Oud Leuven: #59 Grote Markt

Oud Leuven: #59 Grote Markt

  • Name in 1649:

    Groote Marckt

  • Other names:

    den (Grooten) Kerckhof, Plaetse, Cleyne merckt

  • Current name:

    Grote Markt

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ABOUT

On the east side of the Sint-Pieterskerk, the main square of Leuven ‘Grote Markt’ is located in the centre of Leuven, connecting the main street arteries of Brusselsestraat, Mechelsestraat, Naamsestraat and Tiensestraat.

Origin

The original Grote Markt of Leuven was in fact the much larger square that is now called the ‘Oude Markt‘ (Old Market). The area that is today the Grote Market where the Sint-Pieterskerk, the Stadhuis (City Hall) and the Tafelrond are situated was largely the church cemetery of the church.

There was a rather inconvenient road that cut through the cemetery, then known simply as the ‘steenweg‘, that connected the Tiensestraat with the Naamsestraat and the Brusselsestraat. In short, the central connection point of these main trade routes was the cemetery itself.

This all changed when the city administration bought a part of the cemetery in 1427, in order to build a better infrastructure – a square – to connect the main roads. During this time, from 1410 to 1505, the Sint-Pieterskerk was being rebuilt from a Romanesque church to the Late Gothic church you see today.

This ‘modernisation’ of Leuven’s centre quickly followed: the new Stadhuis was built (1448-1469), followed by the Tafelrond (1480- 1487). The reason for this was clear: Leuven lost out to Brussels as the seat of the Duchy of Brabant in the second half of the 14th century. It desperately needed to rebuild itself as an important religious and political centre in order to win back the powers that decided.

What's so special about this place?

The long wait for the name

The current shape and size of the Grote Markt was already established by the end of the 15th century. Yet Leuven citizens never took to calling it the new ‘Grote Markt’.

Even after the cemetery has disappeared, people still called it the “Sinte Peters kerkckhof” (the St Peters’ churchyard) or “den (Grooten) Kerckhof” (the [big] churchyard). And with the gothic buildings completed and accepted by the locals, they would only accept to call it “Plaetse” (Place or Square). Then from the 16th century onwards, locals called it the “Cleyne merckt” (the Small Market), in contrast to the “Grote Markt” which is the current ‘Oude Markt’.

This is because despite the political and religious centre shifting to the new square, the “main square” for the people was still where economic activities were taking place, in the old market.

It was only during the French Occupation in 1794-1815, that the name “Grote Markt” took over.

 

The Great Fire of Leuven

In the night of 25 August, much of Leuven was engulfed in fire through bombardments by German troops. Apart from the Stadhuis and the police station beside it, the whole of the Grote Markt, including the Sint-Pieterskerk and the Tafelrond, was badly destroyed.

 

Walking on the dead

Despite the complete overhaul, the total destruction in the two world wars, there are still skeletons under the Grote Markt. As recent as in the 1990s, skeletons have been found in the depths of 3 metres under the square. This shows how densely used the cemetery was, by the time Leuven grew rapidly in population in the 11th to 15th centuries.

Current situation

Today, Leuven’s Grote Markt has been restored to its former 15th century look. Many of the houses that surround the square were largely reconstructed to their medieval appearance, even though they had not looked like this by the end of the 19th century.

It is one of the most beautiful spots of Leuven and certainly a tourist attraction on its own.

 

 

Sources:

https://inventaris.onroerenderfgoed.be/themas/1036
https://inventaris.onroerenderfgoed.be/aanduidingsobjecten/14917
Louvain monumental ou Description historique et artistique de tous les édifices civils et religieux de la dite ville, by Edward van Even, 1860 (image)

HOW IT LOOKS LIKE TODAY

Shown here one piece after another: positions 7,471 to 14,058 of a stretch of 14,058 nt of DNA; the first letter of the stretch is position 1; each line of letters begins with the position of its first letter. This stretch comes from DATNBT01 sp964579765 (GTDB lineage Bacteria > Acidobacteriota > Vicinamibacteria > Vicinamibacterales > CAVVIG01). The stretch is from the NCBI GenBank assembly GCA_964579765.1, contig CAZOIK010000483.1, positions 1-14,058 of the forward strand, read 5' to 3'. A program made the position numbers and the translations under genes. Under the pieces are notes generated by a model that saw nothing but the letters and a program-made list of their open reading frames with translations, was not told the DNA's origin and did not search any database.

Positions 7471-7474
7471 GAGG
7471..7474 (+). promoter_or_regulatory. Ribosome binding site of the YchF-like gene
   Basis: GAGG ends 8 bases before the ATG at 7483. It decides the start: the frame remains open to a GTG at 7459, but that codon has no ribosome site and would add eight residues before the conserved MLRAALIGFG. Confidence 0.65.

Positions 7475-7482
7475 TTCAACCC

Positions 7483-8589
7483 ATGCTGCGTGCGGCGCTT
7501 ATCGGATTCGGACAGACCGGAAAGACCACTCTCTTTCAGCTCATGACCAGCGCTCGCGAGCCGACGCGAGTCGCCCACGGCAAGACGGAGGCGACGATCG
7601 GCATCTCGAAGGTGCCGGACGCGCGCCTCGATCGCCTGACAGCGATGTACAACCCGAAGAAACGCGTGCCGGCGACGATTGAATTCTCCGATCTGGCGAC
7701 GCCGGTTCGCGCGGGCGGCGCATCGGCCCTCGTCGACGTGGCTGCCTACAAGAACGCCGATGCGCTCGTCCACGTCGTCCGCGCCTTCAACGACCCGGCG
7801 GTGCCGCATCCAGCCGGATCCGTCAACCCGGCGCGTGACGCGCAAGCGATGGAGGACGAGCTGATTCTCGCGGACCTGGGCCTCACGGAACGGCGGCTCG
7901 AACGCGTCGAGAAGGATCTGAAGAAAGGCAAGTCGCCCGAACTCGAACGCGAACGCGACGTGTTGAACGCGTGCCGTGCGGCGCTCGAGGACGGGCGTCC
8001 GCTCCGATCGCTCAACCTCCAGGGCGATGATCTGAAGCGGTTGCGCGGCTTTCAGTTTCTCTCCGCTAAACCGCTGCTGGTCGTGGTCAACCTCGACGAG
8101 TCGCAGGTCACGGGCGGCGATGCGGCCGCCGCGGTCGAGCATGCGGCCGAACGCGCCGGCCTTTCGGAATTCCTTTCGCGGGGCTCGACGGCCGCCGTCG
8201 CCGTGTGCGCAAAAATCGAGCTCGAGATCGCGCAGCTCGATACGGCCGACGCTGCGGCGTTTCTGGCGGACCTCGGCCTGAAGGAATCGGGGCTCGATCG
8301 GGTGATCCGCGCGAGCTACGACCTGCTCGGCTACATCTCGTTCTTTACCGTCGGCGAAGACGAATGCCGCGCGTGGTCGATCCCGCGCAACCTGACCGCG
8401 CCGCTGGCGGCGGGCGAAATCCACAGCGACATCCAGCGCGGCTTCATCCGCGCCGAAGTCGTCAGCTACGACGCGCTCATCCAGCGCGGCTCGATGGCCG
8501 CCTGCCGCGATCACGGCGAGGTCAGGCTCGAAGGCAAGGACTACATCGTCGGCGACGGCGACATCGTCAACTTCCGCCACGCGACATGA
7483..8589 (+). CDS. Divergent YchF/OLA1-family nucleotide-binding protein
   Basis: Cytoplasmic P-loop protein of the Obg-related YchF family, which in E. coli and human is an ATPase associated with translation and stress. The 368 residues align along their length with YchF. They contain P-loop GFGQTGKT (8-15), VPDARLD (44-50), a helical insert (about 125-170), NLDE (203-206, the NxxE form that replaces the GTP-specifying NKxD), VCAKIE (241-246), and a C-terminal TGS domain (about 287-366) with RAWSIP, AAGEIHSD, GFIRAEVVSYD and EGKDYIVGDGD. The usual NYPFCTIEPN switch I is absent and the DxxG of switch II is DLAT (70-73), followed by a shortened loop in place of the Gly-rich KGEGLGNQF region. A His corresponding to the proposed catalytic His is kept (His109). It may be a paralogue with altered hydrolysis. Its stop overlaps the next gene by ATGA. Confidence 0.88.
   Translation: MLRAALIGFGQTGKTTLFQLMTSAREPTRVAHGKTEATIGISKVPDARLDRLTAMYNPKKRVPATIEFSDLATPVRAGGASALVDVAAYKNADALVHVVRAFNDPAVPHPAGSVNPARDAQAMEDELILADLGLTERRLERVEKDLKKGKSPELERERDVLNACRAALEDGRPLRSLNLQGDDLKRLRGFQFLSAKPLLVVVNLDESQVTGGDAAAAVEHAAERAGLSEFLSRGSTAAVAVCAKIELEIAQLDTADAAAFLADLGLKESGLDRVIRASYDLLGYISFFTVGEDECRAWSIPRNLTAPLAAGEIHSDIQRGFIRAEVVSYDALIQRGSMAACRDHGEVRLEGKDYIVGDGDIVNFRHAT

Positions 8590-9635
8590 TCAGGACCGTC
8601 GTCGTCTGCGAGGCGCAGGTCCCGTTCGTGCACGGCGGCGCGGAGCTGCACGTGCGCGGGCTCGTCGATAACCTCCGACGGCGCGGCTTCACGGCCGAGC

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Oud Leuven: #20 Sint-Laurentiusgasthuis The cartographer made two mistakes on this location: one, the guesthouse was called "Sint-Laurentiusgasthuis", not "Sint-Corneliusgasthuis". Secondly, the location was not directly in the compounds of the Sint-Jacobskerk but one block down the Brusselsestraat where the roundabout is nowadays. Oud Leuven: #24 Klooster van de Geschoeide Karmelieten The cartographer misnamed the spot #24 as the Clarissen Regulier klooster (Clarissenklooster). It was in fact the Monastery of the Carmelites (Klooster van de Geschoeide Karmelieten). Oud Leuven: #12 Het Groot Begijnhof The "Groot Begijnhof" is a "town-within-the-town" in the south of Leuven, on two arms of the River Dijle. Founded in the 13th century, this enclosed living quarters served religious women who lived in piety and chastity. The Groot Begijnhof is one of the best preserved, the largest and the most beautiful in the Low... Harold Tor - Sint-Pieterskerk Leuven Oud Leuven: #1 Sint-Pieterskerk The Sint-Pieterskerk (St Peter's Church) is a 17th-century church located right in the heart of Leuven, on the Grote Markt. Harold Tor - Oud-Leuven-7-Predikherenkerk Oud Leuven: #7 Predikherenkerk The Predikherenkerk, short for “Onze-Lieve-Vrouw-ten-Predikherenkerk”, is located not far from the Brusselsestraat. Hidden at the end of a beautiful medieval alleyway now called the Predikherenstraat, you will find this oldest Gothic church in Leuven and one of the earliest Gothic churches in Belgium. Oud Leuven: #51 Stadhuis Leuven's historic City Hall - Stadhuis - is one of the most beautiful buildings in Brabant Late Gothic style in Belgium. Located on the Grote Markt (the Great Market), this architectural jewel was enclosed by the Naamsestraat, the Muntstraat and the Boekhandelstraat, with an inner courtyard called Vrijthof. Harold Tor - Oud Leuven: Minderbroedersklooster, KU Leuven Research & Development Oud Leuven: #8 Minderbroedersklooster From the 13th century to 18th century, the corner between present-day Waaistraat and Minderbroederstraat stood the Minderbroederklooster (Monastery of the Friars Minor), for which the street is named. Harold Tor - Oud Leuven: Atrechtcollege Oud Leuven: #37 Atrechtcollege Located on the highest point of the Naamsestraat, the Atrechtcollege is located beside the Premonstreitcollege and diagonally opposite the Van Dalecollege. Oud Leuven: #43 Irish College Leuven Located on the highest point of the inner city of Leuven, the Van Dalecollege along the Naamsestraat is one of the best preserved old college from the former University of Leuven and the most charming yet quiet spot in the city. Harold Tor - Oud Leuven: Koningscollege Oud Leuven: #41 Koningscollege The King's College (Koningscollege) is located along the Naamsestraat at the corner of the Charles de Bériotstraat in Leuven. Today, the Koningscollege houses the Zoological Institute (Zoölogisch Instituut) of the KU Leuven. Read about its rise as a Royal College of the Spanish King. Oud Leuven: #45 Sint-Antoniuskapel The Sint-Antoniuskapel is located on the current-day Pater Damiaanplein, at the foot of the Ramberg hill at the meeting point of the two streets - Ramberg and Sint-Antoniusberg. The chapel is also the mausoleum and pilgrimage site of the world-famous Belgian priest, Pater Damiaan. Oud Leuven: #57 Berg van Barmhartigheid The Mons Pietatis (Mount of Piety) was located in the corner between the Vaartstraat and the Lombaardenstraat in Leuven. In medieval Europe, the Mons Pietatis was the only form of loan available to citizens. Oud Leuven: #42 Van Dalecollege Located on the highest point of the inner city of Leuven, the Van Dalecollege along the Naamsestraat is one of the best preserved old college from the former University of Leuven and the most charming yet quiet spot in the city. Oud Leuven: #25 Abdij Onze-Lieve-Vrouw ten Wijngaert The cartographer misnamed the spot #25 as the "Swart Susterhuys" (Zwartzustersklooster) - Convent of the Augustinian "Black" Sisters. It was in fact the site of the Abbey of the Our Lady of the Vineyard (Abdij Onze-Lieve-Vrouw ten Wijngaert) that belonged to the Cistercian Sisters. Also, the spot was misplaced between modern-day Ridderstraat and de... Oud Leuven: #59 Grote Markt On the east side of the Sint-Pieterskerk, the main square of Leuven 'Grote Markt' is located in the centre of Leuven, connecting the main street arteries of Brusselsestraat, Mechelsestraat, Naamsestraat and Tiensestraat.